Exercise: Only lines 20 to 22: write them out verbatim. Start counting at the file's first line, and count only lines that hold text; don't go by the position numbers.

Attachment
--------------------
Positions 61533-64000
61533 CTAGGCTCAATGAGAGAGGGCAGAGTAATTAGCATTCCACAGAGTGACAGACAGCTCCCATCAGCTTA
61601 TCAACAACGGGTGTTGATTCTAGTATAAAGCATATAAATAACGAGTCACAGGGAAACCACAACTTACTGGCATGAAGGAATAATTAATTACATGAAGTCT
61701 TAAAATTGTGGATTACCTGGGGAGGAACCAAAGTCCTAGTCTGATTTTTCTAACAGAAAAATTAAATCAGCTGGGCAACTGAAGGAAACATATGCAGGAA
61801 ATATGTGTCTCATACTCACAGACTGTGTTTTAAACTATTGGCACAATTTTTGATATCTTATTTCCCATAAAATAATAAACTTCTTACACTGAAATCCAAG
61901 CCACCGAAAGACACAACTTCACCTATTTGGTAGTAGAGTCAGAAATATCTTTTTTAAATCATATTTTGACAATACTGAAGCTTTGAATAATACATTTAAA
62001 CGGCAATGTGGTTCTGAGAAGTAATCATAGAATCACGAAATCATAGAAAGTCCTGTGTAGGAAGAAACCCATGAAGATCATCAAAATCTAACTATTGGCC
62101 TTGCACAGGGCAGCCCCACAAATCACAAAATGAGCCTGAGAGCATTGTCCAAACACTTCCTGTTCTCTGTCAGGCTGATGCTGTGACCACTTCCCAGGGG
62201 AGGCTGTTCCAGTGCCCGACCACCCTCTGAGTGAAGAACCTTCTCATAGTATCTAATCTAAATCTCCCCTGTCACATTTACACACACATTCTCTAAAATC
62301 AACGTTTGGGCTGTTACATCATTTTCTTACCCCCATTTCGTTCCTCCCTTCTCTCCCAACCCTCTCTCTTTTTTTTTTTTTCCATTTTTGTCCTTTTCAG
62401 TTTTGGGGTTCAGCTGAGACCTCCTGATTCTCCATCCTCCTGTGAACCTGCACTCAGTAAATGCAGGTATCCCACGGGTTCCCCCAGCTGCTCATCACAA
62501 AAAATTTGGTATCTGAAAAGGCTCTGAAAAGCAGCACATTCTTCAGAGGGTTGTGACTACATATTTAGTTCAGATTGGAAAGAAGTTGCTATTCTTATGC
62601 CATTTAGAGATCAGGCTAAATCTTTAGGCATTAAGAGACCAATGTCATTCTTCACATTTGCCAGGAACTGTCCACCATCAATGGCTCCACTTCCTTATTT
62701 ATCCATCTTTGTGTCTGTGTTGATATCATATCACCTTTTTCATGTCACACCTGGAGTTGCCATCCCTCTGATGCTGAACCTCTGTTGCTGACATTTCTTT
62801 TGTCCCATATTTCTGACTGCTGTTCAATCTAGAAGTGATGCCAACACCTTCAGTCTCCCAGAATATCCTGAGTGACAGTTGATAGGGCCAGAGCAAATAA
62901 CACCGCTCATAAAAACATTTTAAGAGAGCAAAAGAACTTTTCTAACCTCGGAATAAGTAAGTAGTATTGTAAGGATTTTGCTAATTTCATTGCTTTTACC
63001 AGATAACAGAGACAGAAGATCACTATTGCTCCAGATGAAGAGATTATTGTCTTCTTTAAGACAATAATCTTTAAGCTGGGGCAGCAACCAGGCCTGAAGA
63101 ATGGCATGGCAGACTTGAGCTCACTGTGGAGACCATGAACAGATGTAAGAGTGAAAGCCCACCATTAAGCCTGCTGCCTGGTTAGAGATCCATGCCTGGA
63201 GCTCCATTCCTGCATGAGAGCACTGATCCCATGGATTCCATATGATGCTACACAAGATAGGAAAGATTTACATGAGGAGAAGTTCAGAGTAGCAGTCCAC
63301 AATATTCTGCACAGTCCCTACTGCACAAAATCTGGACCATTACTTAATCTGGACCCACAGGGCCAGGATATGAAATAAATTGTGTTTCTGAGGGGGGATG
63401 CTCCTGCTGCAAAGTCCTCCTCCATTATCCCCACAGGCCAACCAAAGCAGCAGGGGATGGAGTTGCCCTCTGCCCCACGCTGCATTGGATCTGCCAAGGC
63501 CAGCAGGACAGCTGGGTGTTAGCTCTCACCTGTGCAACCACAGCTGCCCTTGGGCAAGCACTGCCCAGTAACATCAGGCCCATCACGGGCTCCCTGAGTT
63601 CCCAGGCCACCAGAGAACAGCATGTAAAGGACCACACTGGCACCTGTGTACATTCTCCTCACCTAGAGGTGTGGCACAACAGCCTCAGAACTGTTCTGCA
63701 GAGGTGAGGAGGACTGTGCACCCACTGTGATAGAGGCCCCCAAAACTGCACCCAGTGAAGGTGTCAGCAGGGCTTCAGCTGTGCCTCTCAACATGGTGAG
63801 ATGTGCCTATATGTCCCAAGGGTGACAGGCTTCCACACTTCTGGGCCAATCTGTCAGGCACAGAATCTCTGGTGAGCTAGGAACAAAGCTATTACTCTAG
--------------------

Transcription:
63301 AATATTCTGCACAGTCCCTACTGCACAAAATCTGGACCATTACTTAATCTGGACCCACAGGGCCAGGATATGAAATAAATTGTGTTTCTGAGGGGGGATG
63401 CTCCTGCTGCAAAGTCCTCCTCCATTATCCCCACAGGCCAACCAAAGCAGCAGGGGATGGAGTTGCCCTCTGCCCCACGCTGCATTGGATCTGCCAAGGC
63501 CAGCAGGACAGCTGGGTGTTAGCTCTCACCTGTGCAACCACAGCTGCCCTTGGGCAAGCACTGCCCAGTAACATCAGGCCCATCACGGGCTCCCTGAGTT